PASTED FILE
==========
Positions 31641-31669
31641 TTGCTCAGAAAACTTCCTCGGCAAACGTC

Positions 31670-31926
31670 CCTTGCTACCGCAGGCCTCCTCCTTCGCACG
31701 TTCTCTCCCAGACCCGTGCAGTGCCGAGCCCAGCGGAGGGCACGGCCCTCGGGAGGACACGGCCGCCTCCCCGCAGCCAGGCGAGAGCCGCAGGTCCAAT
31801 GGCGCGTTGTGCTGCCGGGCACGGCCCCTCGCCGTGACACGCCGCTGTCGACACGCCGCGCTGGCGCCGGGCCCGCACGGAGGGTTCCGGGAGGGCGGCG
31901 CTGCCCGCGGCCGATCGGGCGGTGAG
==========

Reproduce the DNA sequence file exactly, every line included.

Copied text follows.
Positions 31641-31669
31641 TTGCTCAGAAAACTTCCTCGGCAAACGTC

Positions 31670-31926
31670 CCTTGCTACCGCAGGCCTCCTCCTTCGCACG
31701 TTCTCTCCCAGACCCGTGCAGTGCCGAGCCCAGCGGAGGGCACGGCCCTCGGGAGGACACGGCCGCCTCCCCGCAGCCAGGCGAGAGCCGCAGGTCCAAT
31801 GGCGCGTTGTGCTGCCGGGCACGGCCCCTCGCCGTGACACGCCGCTGTCGACACGCCGCGCTGGCGCCGGGCCCGCACGGAGGGTTCCGGGAGGGCGGCG
31901 CTGCCCGCGGCCGATCGGGCGGTGAG